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Saturday, January 25, 2014

Ultimate MMA Academy on Paper

Its not a new article but here is something to share with you guys so you can know more about our Academy. The longest MMA Academy in Malaysia and we are still stand strong even there are a lots of luxury big MMA Gym in Malaysia open up lately. 

MOTIVATION: Teacher helps troubled teens channel their anger positively through martial arts, writes Dennis Wong

Like most boys his age, Melvin Yeoh used to pick fights in school, not knowing how else to channel his teenage angst.
That was 14 years ago. Today, the 31-year-old uses his experience to help troubled teens by teaching them self-discipline in the octagon; the eight-sided ring used in Mixed Martial Arts (MMA).
Yeoh, who teaches Geography and Sports Science in a school in Johor, has been the head coach at his father's MMA gym since 2006.
"I used to fight a lot in school and often got penalised. Because of this, my grandfather enrolled me in a martial arts school.
"At first, I thought that learning martial arts would make me a better fighter in school. Instead, it taught me self-discipline. And I realised competition is the best place to channel all that angst," he told the New Sunday Times.
Born in Perlis, Yeoh was 13 when he first picked up taekwondo and later progressed to muay thai, where he competed in many tournaments and won a few titles.
However, his martial arts days were put on hold when he pursued his studies at Universiti Teknologi Malaysia.
Upon graduation, Yeoh was posted to Johor Baru, but as there were no MMA gyms there then, Yeoh decided to start his own by gathering some troubled teenagers and taught them basic MMA.
"The lessons were conducted at the back of my house. But as the number of students increased, my father and I started the Ultimate MMA Academy JB.
"We just want to get these kids out of trouble and to channel their aggression into the sport.
"Slowly, more and more parents sent their kids to our gym."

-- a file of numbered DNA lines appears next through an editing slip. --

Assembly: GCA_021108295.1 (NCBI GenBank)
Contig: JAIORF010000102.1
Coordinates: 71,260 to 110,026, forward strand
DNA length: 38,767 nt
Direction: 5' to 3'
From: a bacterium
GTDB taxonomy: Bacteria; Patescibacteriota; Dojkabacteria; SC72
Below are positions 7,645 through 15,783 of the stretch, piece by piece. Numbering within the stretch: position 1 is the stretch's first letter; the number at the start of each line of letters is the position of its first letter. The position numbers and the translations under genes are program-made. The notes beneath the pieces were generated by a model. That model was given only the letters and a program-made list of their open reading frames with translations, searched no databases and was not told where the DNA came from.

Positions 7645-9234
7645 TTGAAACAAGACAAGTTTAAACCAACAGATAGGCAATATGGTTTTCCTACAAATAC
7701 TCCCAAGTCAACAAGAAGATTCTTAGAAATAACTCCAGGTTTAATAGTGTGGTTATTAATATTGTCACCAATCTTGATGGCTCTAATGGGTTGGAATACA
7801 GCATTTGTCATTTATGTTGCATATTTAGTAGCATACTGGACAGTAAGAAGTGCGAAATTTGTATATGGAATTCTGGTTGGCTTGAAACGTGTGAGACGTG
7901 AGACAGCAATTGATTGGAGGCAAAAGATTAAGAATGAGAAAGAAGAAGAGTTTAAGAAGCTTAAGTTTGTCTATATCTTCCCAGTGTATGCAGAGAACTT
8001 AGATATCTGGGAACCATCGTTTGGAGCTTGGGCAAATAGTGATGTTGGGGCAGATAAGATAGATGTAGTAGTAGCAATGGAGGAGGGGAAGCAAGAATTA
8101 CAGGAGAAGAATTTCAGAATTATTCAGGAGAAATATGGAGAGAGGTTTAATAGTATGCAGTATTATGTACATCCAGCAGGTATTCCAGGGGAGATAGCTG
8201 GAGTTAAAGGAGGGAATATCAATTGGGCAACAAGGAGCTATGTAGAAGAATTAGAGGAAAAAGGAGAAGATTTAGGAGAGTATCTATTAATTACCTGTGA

Aside from self-discipline, Yeoh also teaches his students to be independent by doing some part-time work to earn pocket money.
"It is better to give them a chance to find a purpose in life. If they are neglected, they may end up in a life of crime and become a nuisance to the community."
Some of his students, aged between 11 and 18, have taken part in several MMA tournaments in Kuala Lumpur and Johor.
MMA is the fastest growing sport in the world with big events such as the Ultimate Fighting Championship (UFC), K-1 World Max in Japan and Singapore-based One FC.
Unlike boxing or muay thai, MMA is not tied to one style of fighting but is a mix of two or more styles such as wrestling and Brazilian jiu-jitsu.
In Malaysia, MMA is relatively new, although Malaysian exponents, such as Adam Shahir Kayoom and Peter Davis, have competed in international tournaments.
Yeoh will himself be fighting in the upcoming One FC event in Kuala Lumpur next month; he even got a personal call from One FC chief executive officer and owner Victor Cui.
With six wins and one loss, Yeoh's latest fight was during the Gods FC MMA Team Championship; where team Kuala Lumpur went head on with team Singapore.
Yeoh, who fights in the 64kg weight class, had to face an opponent who was a class heavier.
"He was bigger than me and I gave it my all during the fight," said Yeoh, who won the the match by a mounted triangle, choking the huge Singaporean into submission.
MMA comes across as a violent sport but to some, martial arts can change a person for the better.
"There are a lot of ways to educate people. Youths here are exposed to negative influences and when young people are lost and seek attention, they can easily be led astray by the wrong crowd.
"As a teacher, I'm aware that most of them want to be a hero. I was like that too, once. So, I brought them over here to train so that they can fight in the octagon and make a name for themselves.
"It's a win-win situation. They get to fight, legally and they get the attention they seek. Most of them turned out to be more disciplined after training.
"Some of my so-called 'bad' students are currently overseas pursuing further education and some are very successful in life now."
To be a good fighter, one needs to be fit and this means having a proper diet and strict training.
Yeoh sets a good example to his students both at the gym and school with his tight training regime. He starts his day with one hour of jogging from 8am and then does weight training till 11am.
"My school session is from noon till 7pm. After a short rest at home, I go back to the gym for another training session till 11pm. That is my daily schedule.
"It may sound tiring but in actual fact the training keeps me alert in school.
"Low carbs, high protein and fibre is what fighters need to fuel their body and I believe that with this strict regime, troubled teens will be disciplined.
"Without discipline, they might as well give up before entering the octagon."

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Read more: Fighting the good cause - General - New Straits Times http://www.nst.com.my/nation/general/fighting-the-good-cause-1.81072#ixzz2rQZZUwJ0

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